Project Description


Spiders are active hunters and rely heavily on their bites to paralyze and kill their prey before consuming it. They also bite in self-defense. While many spiders will never attack animals larger than themselves, some exhibit a rather aggressive behavior and will stand their ground when approached by larger animals. Most spider bites occur when humans unintentionally press up against spiders and receive a defensive bite. On rare occasions, spiders may make prey mistakes and bite a human finger or other body part as though it were a caterpillar or other such insect.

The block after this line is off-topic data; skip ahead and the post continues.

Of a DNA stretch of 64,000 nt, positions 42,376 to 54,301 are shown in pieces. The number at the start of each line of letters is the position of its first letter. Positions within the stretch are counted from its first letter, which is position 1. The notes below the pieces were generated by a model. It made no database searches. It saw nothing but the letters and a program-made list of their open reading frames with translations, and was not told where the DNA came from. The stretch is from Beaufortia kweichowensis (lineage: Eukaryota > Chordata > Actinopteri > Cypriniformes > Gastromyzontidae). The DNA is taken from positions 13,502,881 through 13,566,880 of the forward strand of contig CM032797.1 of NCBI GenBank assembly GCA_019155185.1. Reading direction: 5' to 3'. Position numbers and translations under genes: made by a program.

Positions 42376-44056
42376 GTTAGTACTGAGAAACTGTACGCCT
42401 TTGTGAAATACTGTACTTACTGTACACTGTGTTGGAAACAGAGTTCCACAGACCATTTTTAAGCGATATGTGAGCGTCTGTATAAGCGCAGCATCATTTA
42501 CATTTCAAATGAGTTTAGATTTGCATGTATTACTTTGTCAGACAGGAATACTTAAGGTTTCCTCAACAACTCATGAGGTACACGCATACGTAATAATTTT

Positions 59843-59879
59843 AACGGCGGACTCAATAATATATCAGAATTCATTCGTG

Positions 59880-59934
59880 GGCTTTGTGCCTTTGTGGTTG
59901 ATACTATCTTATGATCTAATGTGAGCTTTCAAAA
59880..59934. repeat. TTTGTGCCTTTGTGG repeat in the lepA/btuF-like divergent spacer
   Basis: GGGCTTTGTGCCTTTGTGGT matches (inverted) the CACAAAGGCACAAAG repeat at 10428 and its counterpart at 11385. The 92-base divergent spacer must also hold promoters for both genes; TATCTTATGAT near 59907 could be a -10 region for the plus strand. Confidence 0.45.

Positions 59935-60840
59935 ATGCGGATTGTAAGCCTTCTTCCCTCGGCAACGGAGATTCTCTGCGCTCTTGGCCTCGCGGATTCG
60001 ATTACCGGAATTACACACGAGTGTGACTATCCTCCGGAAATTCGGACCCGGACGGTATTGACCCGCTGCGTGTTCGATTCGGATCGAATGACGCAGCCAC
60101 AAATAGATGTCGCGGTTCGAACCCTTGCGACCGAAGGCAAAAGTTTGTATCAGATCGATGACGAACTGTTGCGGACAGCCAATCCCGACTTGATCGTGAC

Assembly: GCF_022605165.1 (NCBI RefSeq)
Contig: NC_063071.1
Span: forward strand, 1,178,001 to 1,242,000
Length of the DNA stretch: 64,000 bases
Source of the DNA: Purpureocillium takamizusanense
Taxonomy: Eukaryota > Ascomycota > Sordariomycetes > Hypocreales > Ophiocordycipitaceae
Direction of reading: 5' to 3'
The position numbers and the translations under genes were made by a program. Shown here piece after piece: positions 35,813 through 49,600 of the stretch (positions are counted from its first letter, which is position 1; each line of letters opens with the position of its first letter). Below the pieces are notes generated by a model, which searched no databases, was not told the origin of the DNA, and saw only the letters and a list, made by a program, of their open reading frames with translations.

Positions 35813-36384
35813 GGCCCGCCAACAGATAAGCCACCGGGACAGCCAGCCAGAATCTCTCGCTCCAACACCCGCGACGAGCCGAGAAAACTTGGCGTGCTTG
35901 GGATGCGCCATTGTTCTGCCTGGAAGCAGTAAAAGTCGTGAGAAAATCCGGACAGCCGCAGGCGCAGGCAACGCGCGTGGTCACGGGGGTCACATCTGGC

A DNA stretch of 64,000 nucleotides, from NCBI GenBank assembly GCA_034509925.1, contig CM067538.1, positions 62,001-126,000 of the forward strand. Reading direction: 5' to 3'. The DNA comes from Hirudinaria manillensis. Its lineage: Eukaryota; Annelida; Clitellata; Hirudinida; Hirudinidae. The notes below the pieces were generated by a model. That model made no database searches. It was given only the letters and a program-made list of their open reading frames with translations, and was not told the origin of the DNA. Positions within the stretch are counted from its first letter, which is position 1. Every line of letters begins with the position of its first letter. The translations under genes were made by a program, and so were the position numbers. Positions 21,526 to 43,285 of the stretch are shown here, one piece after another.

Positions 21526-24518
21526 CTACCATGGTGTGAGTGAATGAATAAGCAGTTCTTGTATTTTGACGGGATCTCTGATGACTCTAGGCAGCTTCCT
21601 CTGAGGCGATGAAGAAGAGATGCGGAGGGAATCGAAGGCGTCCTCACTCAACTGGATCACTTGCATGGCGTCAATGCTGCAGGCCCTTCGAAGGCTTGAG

Only spiders of fairly large species possess chelicera long enough to penetrate human skin, and most of those are females. The effect of a bite on humans is dependent on both the toxicity of the venom and the amount of venom. About 98% of the bites inflicted by species that are large enough that their bites are noticed will have no serious medical consequences.[1] Of those bites that humans notice, venoms can include necrotic agents, neurotoxins, and agents such as serotonin. Only some two hundred species in twenty genera (out of over 40,000 known species) are known to have serious, potentially lethal bites.